It was hard not to notice that Tucker Carlson and Rep. Marjorie Taylor Greene (R-Ga.) had an oddly similar reaction to the conviction of Derek Chauvin. Both responded with extraordinarily unhinged hyperbole about the violence they imagine is gripping urban America right now — or pretend to imagine, anyway.

What shared instinct would cause them both to gravitate to precisely this same imaginary place?

Carlson’s reaction came amid a spectacular meltdown in response to a former law enforcement official who argued that Chauvin’s use of force was excessive. Carlson dismissed the point, saying: “I’m kind of more worried about the rest of the country, which, thanks to police inaction, in case you hadn’t noticed, is, like, boarded up.”

The implication was that, because of protests against police brutality, police are too closely scrutinized to sufficiently keep order, tipping the country into civil collapse.

Of course, you probably haven’t noticed that the “rest of the country” is “boarded up,” because, well, it isn’t.

Carlson hammered away at the wildly exaggerated idea that police under scrutiny were allowing the country to succumb to chaos throughout the 2020 Black Lives Matter protests. His new innovation is that a jury holding a police officer accountable for the brutal murder of someone already in his captivity is what’s causing this.

Now keep that in mind as you ponder Greene’s reaction:

Greene and Carlson agree that Armageddon is gripping U.S. cities and that protests against police brutality are causing it.

Yet Greene’s depiction, too, is false. As Philip Bump demonstrates, Tuesday in D.C. was generally normal despite people feeling tense over the coming verdict, and any police presence in D.C. is a holdover from the threat of right-wing violence after Jan. 6.

We talk constantly about the radicalization of figures such as Carlson and Greene and of the GOP. But we don’t talk much about how uniformly this radicalization derives its justification from a kind of shared original wellspring, which is a violently hyperbolic depiction of the left.

Political theorist Laura K. Field has a new essay that helps us make sense of this. Field’s key distinction is between conspiracy theories, which make purportedly grounded claims of some kind, and conspiracism, which is more a habit of mind, a tendency to unshackle oneself in a way that permits a kind of open-ended indulgence in fabulism.

The latter is common among QAnon sympathizers, but Field argues that a conspiracist tendency is becoming distressingly common even among some right-leaning intellectuals, particularly ones who saw President Donald Trump as a necessary disruption of our politics, and his defeat as a cause for political anguish. But their through line concerns their depiction of the left.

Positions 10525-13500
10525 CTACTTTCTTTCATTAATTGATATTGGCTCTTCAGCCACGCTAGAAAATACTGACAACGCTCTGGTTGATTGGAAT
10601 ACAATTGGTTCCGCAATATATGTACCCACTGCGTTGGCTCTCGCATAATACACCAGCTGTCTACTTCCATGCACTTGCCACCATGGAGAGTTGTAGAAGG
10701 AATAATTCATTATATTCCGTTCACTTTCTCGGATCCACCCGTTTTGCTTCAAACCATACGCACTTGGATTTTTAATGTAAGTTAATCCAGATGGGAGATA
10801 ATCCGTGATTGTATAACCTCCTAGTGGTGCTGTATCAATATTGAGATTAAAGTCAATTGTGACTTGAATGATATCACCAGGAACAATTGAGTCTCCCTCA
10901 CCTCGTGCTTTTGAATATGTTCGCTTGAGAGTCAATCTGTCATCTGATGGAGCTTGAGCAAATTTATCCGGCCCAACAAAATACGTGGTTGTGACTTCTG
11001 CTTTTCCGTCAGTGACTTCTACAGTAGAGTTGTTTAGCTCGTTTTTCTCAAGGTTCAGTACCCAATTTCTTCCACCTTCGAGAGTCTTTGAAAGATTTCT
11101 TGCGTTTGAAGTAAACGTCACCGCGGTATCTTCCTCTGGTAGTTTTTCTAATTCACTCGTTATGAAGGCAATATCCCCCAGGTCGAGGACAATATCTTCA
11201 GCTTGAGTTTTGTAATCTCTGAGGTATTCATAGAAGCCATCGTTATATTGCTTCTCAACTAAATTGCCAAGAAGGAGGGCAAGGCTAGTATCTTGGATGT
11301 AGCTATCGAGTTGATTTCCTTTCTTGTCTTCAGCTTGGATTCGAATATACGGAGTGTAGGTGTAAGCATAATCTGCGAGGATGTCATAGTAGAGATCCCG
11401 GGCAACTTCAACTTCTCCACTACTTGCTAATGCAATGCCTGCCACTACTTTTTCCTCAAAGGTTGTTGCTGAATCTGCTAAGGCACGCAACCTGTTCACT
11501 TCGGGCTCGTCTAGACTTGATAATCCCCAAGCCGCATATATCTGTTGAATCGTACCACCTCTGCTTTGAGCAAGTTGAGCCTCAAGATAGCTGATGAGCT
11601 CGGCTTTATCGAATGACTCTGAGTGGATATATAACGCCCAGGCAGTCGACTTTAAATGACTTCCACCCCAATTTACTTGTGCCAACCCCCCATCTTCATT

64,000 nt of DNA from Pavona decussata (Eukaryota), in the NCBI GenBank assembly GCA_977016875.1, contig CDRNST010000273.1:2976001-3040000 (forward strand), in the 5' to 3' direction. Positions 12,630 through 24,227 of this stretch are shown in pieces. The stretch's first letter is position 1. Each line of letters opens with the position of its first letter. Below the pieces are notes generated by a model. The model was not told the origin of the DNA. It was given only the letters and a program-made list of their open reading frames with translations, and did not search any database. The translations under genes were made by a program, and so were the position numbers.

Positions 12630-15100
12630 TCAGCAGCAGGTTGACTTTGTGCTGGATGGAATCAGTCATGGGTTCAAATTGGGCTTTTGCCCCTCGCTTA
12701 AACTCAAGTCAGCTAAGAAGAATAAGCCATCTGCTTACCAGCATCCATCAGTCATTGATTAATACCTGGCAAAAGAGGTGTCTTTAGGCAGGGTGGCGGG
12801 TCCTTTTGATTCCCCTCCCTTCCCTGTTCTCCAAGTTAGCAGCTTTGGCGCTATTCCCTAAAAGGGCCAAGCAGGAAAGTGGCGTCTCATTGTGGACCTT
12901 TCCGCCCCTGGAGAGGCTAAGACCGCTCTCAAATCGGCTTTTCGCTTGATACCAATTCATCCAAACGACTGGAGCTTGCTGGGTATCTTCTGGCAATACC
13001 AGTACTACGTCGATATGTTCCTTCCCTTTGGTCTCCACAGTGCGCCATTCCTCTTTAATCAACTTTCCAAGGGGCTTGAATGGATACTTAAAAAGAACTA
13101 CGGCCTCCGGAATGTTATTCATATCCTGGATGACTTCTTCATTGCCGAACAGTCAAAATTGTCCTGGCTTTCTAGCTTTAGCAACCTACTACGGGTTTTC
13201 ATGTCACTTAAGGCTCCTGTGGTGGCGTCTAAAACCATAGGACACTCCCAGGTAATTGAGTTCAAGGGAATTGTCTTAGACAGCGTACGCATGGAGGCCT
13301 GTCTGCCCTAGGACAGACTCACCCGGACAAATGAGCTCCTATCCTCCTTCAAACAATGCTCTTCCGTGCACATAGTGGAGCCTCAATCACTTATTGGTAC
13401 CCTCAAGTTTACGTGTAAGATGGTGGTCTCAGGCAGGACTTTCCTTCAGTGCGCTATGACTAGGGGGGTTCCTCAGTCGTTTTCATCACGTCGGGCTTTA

In too many cases, Field argues, empiricism is entirely absent. This tendency sometimes attacks the political legitimacy of the entire left by conflating liberals and Marxists into one monolithically tyrannical political force. Or it attacks the legitimacy of institutions which have fallen under the left’s cultural spell (such as the media or “woke” corporations, never mind the latter’s pursuit of a distributive agenda the left hates). Or it attacks the political system itself (which the left has manipulated, rendering elections illegitimate).

This isn’t to be confused with the relatively balanced argument from some conservatives that they have legitimate reason to fear liberal cultural hegemony that’s ascendant through our institutions.

Instead, this conspiracism is increasingly detaching itself from any obligation to justify its connection to reality in any way. This freeing of the mind is itself the crucial ingredient.

After all, if widespread voter fraud can simply be asserted, then overturning an election result can magically be made legitimate. If antifa’s role in storming the Capitol can simply be asserted, then the violent Trumpist mob can be transformed into virtuous exercisers of their First Amendment rights who were smeared by association with the Real Rioters, i.e., antifa.

Or, as John Ganz suggests, if the social degradations of cultural liberal hegemony can be exaggerated into something heinously irredeemable through conventional politics, then anything goes. The very “giving up” on our institutions itself becomes the justification for engaging in the prosecution of right-wing politics by any disruptive means necessary.

That leads to the tacit flirtation with political violence as a regrettable but vaguely acceptable option that must be kept open as a possibility, if the left forces the issue and things get bad enough.

Field’s preoccupation is with intellectuals, but this framework can be usefully applied to the likes of Greene and Carlson.

Greene’s now-infamous flirtations with political violence have been explicitly about beating back various leftist tyrannies that were simply asserted. Or take Carlson’s other recent controversies. When Carlson and a guest agreed that the left just might push virtuous conservatives into fascism, they simply asserted that the leftist threat is already approaching this point, reverse-justifying the original notion.

And Carlson justified his recent depiction of immigrants as a threat to native voters by simply asserting that Democrats support immigration only to rig future elections, which is pure crackpottery. Now, it’s simply being asserted that our cities are in total collapse due to protesters of police brutality, which is all that is needed to cast those protests and their goals, and even the pursuit of accountability for the police, as illegitimate.

If these folks recognize no obligation of any kind to remain tethered to reality in depicting the leftist menace however they see fit, then it’s a short leap to justifying anything in response to it. Which is the whole point.

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